Ted Brader, a political scientist at the University of Michigan, conducted an interesting experiment during a rather uninspiring gubernatorial race in Massachusetts. Volunteers watched tapes of news broadcasts interspersed with fake political ads — two positive and two negative. All of the four ads used an enthusiastic voiceover espousing either positive or negative views, each paired with different images:
- Positive ad No. 1 - dull images and music
- Positive ad No. 2 – "happy" images of smiling children and sun-filled skies
- Negative ad No. 1 – dull images and music
- Negative ad No. 2 – harsh images and frightening music
Everyone who saw the more positive ad (Positive ad No. 2) said they would be more likely to get involved in a campaign, to vote and to otherwise participate in the election. The other three ads fared less well in generating enthusiasm. In addition, the really negative ad (Negative ad No. 2) influenced those who knew about the subject matter more than it did those who didn't have any prior knowledge.
So, the more informed about a subject someone is, the more easily influenced they are by fear-based messages, and everyone is influenced by positive emotional appeals.
What does this have to do with you and your digital signage? Well, knowledge of emotional triggers is another powerful tool in your design kit for creating messages that resonate and inspire people to act.
Combining your message with the appropriate emotional cues could increase your audience's receptivity and really get your message across. Consider the reaction you want from your audience — both what they may think and feel when they view it and what you want them to take away from the experience.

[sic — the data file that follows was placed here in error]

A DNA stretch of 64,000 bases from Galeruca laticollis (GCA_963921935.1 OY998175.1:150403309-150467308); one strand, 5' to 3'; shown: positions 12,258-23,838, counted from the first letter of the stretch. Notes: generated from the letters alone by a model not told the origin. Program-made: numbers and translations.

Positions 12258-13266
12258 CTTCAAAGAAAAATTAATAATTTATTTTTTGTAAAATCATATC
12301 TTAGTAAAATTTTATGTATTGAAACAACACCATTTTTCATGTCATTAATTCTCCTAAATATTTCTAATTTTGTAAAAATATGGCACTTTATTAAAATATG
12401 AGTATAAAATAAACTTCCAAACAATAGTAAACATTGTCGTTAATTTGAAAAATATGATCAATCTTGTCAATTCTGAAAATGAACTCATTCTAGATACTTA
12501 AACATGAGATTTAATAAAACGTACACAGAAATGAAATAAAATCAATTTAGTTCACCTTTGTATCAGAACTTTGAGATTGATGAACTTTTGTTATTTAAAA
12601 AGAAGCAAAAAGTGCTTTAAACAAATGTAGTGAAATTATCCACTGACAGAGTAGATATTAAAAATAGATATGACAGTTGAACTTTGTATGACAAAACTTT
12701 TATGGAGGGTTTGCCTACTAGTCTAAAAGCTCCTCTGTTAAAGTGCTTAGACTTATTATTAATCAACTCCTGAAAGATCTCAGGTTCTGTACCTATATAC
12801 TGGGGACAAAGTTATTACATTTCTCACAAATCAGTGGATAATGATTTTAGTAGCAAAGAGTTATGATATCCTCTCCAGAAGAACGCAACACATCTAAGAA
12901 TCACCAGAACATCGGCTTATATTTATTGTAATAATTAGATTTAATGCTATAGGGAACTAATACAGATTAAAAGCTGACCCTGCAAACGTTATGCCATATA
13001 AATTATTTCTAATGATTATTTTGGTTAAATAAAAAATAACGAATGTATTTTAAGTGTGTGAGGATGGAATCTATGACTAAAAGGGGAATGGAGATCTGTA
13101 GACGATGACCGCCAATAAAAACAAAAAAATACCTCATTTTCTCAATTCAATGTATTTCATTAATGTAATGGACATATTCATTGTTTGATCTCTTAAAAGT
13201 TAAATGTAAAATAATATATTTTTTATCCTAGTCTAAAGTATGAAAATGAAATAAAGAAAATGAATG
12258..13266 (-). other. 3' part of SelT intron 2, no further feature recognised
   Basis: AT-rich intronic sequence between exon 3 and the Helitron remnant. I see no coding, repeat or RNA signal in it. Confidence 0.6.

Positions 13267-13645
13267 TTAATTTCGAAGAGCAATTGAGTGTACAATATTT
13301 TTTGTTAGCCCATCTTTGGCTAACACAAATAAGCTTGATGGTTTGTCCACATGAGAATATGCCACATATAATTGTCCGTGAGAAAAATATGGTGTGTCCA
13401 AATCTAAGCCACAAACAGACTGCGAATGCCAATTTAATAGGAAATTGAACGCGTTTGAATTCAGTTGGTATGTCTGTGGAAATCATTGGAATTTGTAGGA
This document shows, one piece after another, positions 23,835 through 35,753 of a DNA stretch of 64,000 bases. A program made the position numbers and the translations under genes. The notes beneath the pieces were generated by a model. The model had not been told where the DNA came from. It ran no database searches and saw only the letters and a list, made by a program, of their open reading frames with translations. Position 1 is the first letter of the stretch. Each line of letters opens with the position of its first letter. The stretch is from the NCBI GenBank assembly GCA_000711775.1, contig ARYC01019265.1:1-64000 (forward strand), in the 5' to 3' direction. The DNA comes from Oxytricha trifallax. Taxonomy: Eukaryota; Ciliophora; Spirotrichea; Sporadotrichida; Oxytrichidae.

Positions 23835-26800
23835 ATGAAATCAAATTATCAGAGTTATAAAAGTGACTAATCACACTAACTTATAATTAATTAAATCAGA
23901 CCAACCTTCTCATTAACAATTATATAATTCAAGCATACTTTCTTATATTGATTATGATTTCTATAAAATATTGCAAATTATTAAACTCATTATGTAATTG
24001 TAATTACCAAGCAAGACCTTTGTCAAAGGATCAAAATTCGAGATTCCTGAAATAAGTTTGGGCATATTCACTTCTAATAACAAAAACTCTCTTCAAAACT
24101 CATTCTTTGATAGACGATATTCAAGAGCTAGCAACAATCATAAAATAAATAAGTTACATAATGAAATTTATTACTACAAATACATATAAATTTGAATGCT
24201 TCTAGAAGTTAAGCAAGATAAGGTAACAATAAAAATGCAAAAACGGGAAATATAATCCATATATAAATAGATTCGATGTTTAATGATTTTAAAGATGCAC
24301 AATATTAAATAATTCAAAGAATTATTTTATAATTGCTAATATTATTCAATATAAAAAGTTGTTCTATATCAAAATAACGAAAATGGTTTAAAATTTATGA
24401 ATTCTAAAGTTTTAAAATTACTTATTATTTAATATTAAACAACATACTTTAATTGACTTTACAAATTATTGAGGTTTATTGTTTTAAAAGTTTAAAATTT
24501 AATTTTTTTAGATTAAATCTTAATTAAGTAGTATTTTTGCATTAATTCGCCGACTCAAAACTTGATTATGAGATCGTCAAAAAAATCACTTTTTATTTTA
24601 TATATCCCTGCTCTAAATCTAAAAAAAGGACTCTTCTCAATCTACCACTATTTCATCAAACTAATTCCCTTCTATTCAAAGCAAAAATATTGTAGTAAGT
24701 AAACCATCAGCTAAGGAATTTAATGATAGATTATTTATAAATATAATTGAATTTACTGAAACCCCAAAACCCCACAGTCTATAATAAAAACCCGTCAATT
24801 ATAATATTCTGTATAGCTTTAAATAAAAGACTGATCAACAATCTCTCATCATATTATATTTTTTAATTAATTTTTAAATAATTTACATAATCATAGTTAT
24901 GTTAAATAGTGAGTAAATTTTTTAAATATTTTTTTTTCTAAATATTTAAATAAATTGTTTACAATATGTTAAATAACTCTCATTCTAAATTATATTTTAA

Also, consider the fact that your messages will be displayed repeatedly — the people in the experiment above were affected by the emotional triggers and inspired to take action after only a single viewing. Imagine what the reaction to repeated viewings may be.
One last consideration is the impact of certain colors as emotional triggers. (We've all heard that fast-food chains often use red and yellow because they are supposed to trigger appetite.) There is far too much data on this topic for us to go into here, but a Google search using "color emotions" will yield a vast array of Web pages you can explore.
No matter what triggers you choose — images, color or audio — skillfully using the non-verbal language of emotion will result in your messages making a more lasting, deeper impact.
For further reading, check out the following:
- "The Seven Sins of Memory: How the Mind Forgets and Remembers," Daniel L. Schachter, 2001
- "Blink: The Power of Thinking Without Thinking," Malcolm Gladwell, 2005
- "Campaigning for Hearts and Minds," Ted Brader, 2006
- "The Construction of Preference," ed. By Sarah Lichtenstein and Paul Slovic, 2006
- "Risk: The Science and Politics of Fear," Dan Gardner, 2008.
Matthews is president of digital signage software firm Visix, which features a browser-based digital signage software that allows end-users to create, manage and deliver messages, media and alerts "from anywhere to anywhere."
Learn more about digital signage content.
Image courtesy of Intel Free Press.